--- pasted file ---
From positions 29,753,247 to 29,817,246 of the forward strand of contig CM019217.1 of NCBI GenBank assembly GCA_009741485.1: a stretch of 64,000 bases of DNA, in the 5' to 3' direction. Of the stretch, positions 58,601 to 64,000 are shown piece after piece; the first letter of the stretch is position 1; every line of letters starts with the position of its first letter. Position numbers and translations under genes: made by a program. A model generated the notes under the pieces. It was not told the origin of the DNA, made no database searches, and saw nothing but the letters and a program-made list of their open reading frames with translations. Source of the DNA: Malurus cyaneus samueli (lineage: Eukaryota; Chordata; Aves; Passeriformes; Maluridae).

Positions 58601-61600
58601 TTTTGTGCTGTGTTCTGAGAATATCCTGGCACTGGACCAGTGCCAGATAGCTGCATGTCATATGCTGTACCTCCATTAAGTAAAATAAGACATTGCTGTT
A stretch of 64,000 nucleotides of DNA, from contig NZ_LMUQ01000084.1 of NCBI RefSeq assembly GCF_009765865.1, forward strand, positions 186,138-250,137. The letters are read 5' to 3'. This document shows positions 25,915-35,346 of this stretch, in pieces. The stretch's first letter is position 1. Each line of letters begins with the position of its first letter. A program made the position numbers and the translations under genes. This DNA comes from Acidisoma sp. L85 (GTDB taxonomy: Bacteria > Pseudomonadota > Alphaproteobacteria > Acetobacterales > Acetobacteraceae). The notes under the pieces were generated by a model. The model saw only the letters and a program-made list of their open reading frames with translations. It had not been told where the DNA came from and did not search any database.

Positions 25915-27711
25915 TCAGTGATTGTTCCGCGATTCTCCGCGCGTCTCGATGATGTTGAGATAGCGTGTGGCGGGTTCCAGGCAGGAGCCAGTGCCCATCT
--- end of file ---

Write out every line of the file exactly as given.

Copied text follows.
From positions 29,753,247 to 29,817,246 of the forward strand of contig CM019217.1 of NCBI GenBank assembly GCA_009741485.1: a stretch of 64,000 bases of DNA, in the 5' to 3' direction. Of the stretch, positions 58,601 to 64,000 are shown piece after piece; the first letter of the stretch is position 1; every line of letters starts with the position of its first letter. Position numbers and translations under genes: made by a program. A model generated the notes under the pieces. It was not told the origin of the DNA, made no database searches, and saw nothing but the letters and a program-made list of their open reading frames with translations. Source of the DNA: Malurus cyaneus samueli (lineage: Eukaryota; Chordata; Aves; Passeriformes; Maluridae).

Positions 58601-61600
58601 TTTTGTGCTGTGTTCTGAGAATATCCTGGCACTGGACCAGTGCCAGATAGCTGCATGTCATATGCTGTACCTCCATTAAGTAAAATAAGACATTGCTGTT
A stretch of 64,000 nucleotides of DNA, from contig NZ_LMUQ01000084.1 of NCBI RefSeq assembly GCF_009765865.1, forward strand, positions 186,138-250,137. The letters are read 5' to 3'. This document shows positions 25,915-35,346 of this stretch, in pieces. The stretch's first letter is position 1. Each line of letters begins with the position of its first letter. A program made the position numbers and the translations under genes. This DNA comes from Acidisoma sp. L85 (GTDB taxonomy: Bacteria > Pseudomonadota > Alphaproteobacteria > Acetobacterales > Acetobacteraceae). The notes under the pieces were generated by a model. The model saw only the letters and a program-made list of their open reading frames with translations. It had not been told where the DNA came from and did not search any database.

Positions 25915-27711
25915 TCAGTGATTGTTCCGCGATTCTCCGCGCGTCTCGATGATGTTGAGATAGCGTGTGGCGGGTTCCAGGCAGGAGCCAGTGCCCATCT